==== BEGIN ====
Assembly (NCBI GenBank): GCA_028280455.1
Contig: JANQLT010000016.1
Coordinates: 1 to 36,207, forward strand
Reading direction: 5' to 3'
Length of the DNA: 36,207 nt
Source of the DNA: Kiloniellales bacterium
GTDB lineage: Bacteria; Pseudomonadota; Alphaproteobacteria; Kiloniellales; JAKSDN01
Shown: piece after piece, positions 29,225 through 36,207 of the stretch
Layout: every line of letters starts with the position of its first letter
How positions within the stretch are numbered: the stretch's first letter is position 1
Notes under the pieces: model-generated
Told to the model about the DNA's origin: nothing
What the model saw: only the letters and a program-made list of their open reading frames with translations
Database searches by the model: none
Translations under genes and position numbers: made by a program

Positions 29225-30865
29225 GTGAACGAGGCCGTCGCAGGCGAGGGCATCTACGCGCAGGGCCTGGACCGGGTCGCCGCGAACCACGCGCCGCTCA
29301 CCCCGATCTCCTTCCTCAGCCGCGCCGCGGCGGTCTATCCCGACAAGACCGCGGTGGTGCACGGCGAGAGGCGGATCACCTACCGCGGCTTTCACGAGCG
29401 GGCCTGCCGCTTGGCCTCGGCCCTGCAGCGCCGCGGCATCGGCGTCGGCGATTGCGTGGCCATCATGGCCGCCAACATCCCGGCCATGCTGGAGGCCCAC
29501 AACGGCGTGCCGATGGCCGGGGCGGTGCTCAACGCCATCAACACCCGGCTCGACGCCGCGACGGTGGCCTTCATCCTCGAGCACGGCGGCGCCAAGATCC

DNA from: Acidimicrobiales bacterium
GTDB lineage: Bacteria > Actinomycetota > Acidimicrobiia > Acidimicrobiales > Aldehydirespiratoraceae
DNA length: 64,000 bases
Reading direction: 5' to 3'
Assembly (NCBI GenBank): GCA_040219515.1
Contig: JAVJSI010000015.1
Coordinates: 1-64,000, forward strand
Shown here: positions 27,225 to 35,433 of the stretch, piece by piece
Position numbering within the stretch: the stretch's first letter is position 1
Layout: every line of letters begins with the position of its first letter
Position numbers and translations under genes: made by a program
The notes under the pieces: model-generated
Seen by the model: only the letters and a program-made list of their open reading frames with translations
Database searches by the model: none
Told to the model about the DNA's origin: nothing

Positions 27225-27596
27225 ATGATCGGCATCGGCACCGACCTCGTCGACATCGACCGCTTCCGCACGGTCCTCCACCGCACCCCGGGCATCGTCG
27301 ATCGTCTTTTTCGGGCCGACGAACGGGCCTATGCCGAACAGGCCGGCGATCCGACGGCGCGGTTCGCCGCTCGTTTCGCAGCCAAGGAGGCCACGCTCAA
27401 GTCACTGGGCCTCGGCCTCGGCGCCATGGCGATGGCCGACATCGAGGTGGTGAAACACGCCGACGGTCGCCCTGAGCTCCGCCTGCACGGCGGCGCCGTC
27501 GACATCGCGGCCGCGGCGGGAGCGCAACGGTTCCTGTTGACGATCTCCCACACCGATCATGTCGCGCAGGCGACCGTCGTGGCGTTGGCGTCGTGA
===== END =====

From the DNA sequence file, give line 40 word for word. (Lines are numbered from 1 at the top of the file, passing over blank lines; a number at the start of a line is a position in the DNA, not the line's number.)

27501 GACATCGCGGCCGCGGCGGGAGCGCAACGGTTCCTGTTGACGATCTCCCACACCGATCATGTCGCGCAGGCGACCGTCGTGGCGTTGGCGTCGTGA